As an ecommerce seller, it’s up to you to deliver the goods. That means getting sold items to their respective buyers promptly and in good order.
On the other hand, unless you’re hand-carrying each package to its destination (which we can safely assume you aren’t), you’re actually entrusting your items to a shipping carrier that you hope will do the job of delivering them in a timely manner and in the same condition they were in when you packed them.
Unfortunately, that doesn’t always happen, which is where insurance comes into play. Here are 3 things you need to do in order to insure your ecommerce shipments both thoroughly and cost effectively.
1. Assess the risk.
First, do a quick risk assessment. Judging whether insurance is really needed is a whole ‘nother topic in its own right, but basically you should consider what the item is and where it’s going. If it’s fragile and/or expensive and/or highly susceptible to theft and/or headed for a potentially sketchy destination, then yes, you should insure it.
2. Understand the coverage.
Getting insurance through your carrier may seem easiest, but it can cost you in more ways than just the price of their coverage, even when that coverage is offered free of charge. USPS includes $100 worth per package (note: not per item in that package!) in the price of their Priority Mail postage, while UPS and FedEx give you that amount of coverage free with every package.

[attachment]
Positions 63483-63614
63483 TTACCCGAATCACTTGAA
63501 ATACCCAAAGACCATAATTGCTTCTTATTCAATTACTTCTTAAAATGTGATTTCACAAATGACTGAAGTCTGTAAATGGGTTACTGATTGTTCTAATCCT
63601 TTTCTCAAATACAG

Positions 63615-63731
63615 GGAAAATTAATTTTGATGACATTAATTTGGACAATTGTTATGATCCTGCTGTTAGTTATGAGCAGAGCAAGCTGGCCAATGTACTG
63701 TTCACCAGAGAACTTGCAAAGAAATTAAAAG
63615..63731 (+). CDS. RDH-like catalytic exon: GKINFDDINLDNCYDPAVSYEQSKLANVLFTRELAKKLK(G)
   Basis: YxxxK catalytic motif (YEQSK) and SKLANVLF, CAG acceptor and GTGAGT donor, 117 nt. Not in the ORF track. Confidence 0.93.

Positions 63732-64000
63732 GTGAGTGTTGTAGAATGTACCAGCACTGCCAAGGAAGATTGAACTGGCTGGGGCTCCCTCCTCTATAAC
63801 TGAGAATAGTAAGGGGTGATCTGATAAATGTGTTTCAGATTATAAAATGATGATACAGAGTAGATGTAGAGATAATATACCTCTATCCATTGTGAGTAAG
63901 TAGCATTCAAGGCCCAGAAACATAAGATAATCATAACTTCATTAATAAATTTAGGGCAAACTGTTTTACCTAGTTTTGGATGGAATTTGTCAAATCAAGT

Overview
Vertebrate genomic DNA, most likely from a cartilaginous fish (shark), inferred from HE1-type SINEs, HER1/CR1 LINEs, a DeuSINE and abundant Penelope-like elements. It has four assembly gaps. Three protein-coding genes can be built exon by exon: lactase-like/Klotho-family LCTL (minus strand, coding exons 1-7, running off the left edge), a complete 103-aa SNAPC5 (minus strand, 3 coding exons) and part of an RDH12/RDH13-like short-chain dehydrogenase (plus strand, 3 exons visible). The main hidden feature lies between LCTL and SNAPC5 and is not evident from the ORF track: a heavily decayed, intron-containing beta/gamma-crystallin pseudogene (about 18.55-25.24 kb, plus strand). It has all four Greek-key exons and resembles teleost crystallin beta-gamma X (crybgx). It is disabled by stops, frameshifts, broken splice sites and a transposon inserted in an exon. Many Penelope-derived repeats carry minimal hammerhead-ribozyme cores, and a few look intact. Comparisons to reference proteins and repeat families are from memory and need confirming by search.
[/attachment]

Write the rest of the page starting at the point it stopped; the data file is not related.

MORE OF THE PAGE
You can also purchase additional coverage, if desired, as long as you declare the value of each shipped item.
However, the major carriers’ coverage is for declared value only. The amount of their coverage equals their maximum liability should that package be lost or damaged in transit. Furthermore, with this type of coverage, the shipper must prove that the damage or loss is directly due to the carrier’s negligence. This can be hard to prove — and result in denial of a claim.
For true insurance, it pays to look to a third-party insurer, who will usually provide fuller coverage at a lower cost. In addition, they provide cargo insurance, which pays out regardless of carrier negligence.
In addition, be sure to check the insurer’s list of exclusions (both items and destinations) as well as their requirements for packaging and filing a claim.
3. Consider the cost.
This is basically a no-brainer. Let’s use ShipSaver’s rates as an example. For domestic USPS packages, it will cost you $1 for each $100 worth of coverage; by contrast, insuring packages through eBay costs $1.65 for up to $100, while at the post office you’ll be charged $2.10 for $0.01-$50 and $2.70 for $50.01-$100.
Additionally, only third-party providers like ShipSaver will insure packages shipped via USPS First Class International.
For packages shipped domestically via FedEx or UPS, ShipSaver’s price is $0.75 per $100 of coverage from $100.01 upward, whereas once you exceed their first $100 of free insurance, you’ll pay $2.70 for $100.01-$400 in coverage at FedEx or UPS.
Check out ShipSaver’s latest rate comparisons for insuring domestic and international packages. Then select the shipment insurance that’s right for you and your ecommerce business.